eggs, gluten free, happy housewives, lunchbox, overcoming internal resistance, quinoa
comments 2

good housekeeping


Just had a romp through the women’s magazines while I waited for my daughter at the pediatric dentist. I am resolved to be slimmer, make better use of my closet space, and get totally invested in date night. Also I am all about quinoa. Well, my children would tell you that is nothing new. Like the lamented chickpea, it is one of those foods that they reflexively express dislike for, even though they eat it pretty happily. But everyone else in the universe seems to be about it now, so my quiet devotion to quinoa no longer has to be a shameful thing for the family.

It looks to me from a scientific survey of the mainstream blog and magazine universes that this is the Age of Quinoa ‘n’ Cheese. Here it is, baked with chunks of ham. There it is, bright orange with conveniently pre-shredded colby. If it means more people eating quinoa, there probably isn’t much to object to in the trend.

Also, they happen to be on to something. What suspect food is not improved with bakey crispy cheese on top? And when I saw the quinoa muffins (and wee little muffinettes) moving in herds across the Great Housewifely Plains, I decided to get a little of that women’s mag action here at home.

“Don’t think I am fooled by the whole muffin thing,” said the Chief Quinoa Skeptic.

Fooled in what way?

“I can see that these are made of quinoa,” said the CQS, but by then she had eaten it. And then she ate another. I really wasn’t trying to fool anyone, I swear. But I will say I enjoyed the reduced grumbling. They come across like something between a nice, not-at-all dry muffin and an amusingly portable frittata. We ate them hot, with a big messy salad, for dinner, but they look like likely suspects for flinging into a lunch box, too, or onto a brunch table.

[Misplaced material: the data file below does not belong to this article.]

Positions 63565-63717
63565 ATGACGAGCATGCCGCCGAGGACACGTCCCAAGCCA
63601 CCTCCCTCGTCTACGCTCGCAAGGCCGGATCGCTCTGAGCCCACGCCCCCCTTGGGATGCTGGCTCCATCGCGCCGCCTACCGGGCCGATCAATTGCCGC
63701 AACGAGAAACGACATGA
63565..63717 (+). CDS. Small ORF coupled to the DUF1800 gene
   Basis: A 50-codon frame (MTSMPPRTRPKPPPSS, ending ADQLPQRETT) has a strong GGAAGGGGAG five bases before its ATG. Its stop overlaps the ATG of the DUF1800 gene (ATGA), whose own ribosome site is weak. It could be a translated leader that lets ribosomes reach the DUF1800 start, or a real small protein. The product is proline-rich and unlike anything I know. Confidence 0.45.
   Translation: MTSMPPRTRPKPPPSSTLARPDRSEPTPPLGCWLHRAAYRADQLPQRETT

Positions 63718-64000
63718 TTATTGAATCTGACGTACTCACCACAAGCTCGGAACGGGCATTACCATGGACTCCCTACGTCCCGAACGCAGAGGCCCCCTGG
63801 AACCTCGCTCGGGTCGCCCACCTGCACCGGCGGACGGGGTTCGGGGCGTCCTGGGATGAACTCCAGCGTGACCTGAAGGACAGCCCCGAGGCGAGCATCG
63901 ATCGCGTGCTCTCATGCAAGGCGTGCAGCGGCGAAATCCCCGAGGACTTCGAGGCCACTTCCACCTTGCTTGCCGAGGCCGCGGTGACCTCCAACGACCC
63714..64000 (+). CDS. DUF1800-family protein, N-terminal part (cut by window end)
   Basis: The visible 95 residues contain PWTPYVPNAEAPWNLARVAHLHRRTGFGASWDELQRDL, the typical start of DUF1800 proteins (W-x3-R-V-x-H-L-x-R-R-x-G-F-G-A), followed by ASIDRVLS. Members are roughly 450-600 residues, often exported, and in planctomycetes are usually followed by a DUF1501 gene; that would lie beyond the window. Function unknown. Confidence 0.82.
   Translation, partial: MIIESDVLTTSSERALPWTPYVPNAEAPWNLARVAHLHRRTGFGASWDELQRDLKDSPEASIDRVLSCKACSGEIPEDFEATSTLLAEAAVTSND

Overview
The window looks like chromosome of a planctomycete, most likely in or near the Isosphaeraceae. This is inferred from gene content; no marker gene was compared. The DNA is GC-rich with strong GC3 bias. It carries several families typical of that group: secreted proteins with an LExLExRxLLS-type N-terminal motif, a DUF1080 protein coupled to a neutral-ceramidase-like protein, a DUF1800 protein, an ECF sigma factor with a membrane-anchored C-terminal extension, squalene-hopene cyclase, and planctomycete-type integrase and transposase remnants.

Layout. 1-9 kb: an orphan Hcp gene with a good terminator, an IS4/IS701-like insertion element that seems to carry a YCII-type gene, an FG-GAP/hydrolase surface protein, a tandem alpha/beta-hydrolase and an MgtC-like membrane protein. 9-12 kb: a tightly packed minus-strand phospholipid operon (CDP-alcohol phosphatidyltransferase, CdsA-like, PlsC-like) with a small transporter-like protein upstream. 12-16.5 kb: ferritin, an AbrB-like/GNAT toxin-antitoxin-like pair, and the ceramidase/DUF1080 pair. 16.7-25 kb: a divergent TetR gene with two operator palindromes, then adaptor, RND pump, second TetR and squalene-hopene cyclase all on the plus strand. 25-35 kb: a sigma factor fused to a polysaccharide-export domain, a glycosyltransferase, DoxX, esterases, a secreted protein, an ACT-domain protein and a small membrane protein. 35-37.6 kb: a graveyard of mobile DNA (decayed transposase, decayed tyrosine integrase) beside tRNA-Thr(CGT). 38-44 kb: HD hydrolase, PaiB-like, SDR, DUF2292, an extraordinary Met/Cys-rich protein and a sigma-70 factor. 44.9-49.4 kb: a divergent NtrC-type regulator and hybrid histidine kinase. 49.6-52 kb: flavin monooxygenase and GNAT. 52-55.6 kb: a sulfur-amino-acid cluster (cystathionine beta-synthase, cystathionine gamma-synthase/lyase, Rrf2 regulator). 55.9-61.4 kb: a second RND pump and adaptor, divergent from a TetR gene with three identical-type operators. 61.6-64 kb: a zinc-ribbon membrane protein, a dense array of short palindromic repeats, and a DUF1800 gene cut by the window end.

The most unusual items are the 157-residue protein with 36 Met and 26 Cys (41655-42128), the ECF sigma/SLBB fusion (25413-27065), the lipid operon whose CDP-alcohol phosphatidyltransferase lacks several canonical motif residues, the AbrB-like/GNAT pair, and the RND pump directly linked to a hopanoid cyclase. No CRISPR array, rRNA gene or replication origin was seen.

Like a frittata or quiche or omelette, they are kind of a blank canvas. I am not sure there is any limitation on what you could add here, so this is another non-recipe recipe. Go hog wild. Suggestions below, but feel free to ignore them.

convincing quinoa flingers
makes 12

2 1/2 cups of cooked quinoa
1 1/2 cups of coarsely grated cheddar, divided
1 c coarsely grated zucchini (about one 7″ zuke)
3-4 eggs
a generous sprinkling of chopped fresh herbs, like chives or parsley
salt & pepper to taste

Preheat the oven to 350. Lightly spray or brush a 12-cup muffin tin with olive oil.

Combine the quinoa, 1 cup of the cheddar, the zucchini, herbs and 3 of the eggs in a medium bowl and mix well. If it seems dry, add the remaining egg. You want a nice thick batter, not soupy but not a dry, clumpy situation. Add a fat pinch of salt and a few twists of pepper. Divide among the muffin cups and sprinkle the tops with the remaining cheese. Bake about 20 minutes, until nicely golden brown, and cool on a rack to ensure cheesy crispiness on the bottoms (they will sog a bit if left to cool in the pan).

Variations on that theme:

Replace the zucchini with shredded baby spinach, or finely chopped, cooked greens like chard or kale. Replace part of the cheddar with some crumbled feta.

Add some cubed & roasted sweet potatoes, drained black beans and a handful of chopped cilantro.

Roasted or sauteed red onion would be tasty with smoked cheddar or gouda, and a fat pinch of cumin.

Use mozzarella, or a smoky scamorza, and some chopped roasted or dried tomatoes, and a handful of chopped fresh basil.

Pig out: crumbled bacon, slivers of ham, cooked sausage….oh, you get the idea.


Share

2 Comments

  1. I can’t thank you enough for this incredibly tasty-looking way to reduce the cupboard space now occupied by quinoa bought in bulk on a self-improvement whim. It’s not that I never intend to buy the grain again or anything. It’s just that I need to step up the usage before it all goes bad. Can it go bad? I assume so. Anyway, off to bake . . .

Leave a Reply

Your email address will not be published. Required fields are marked *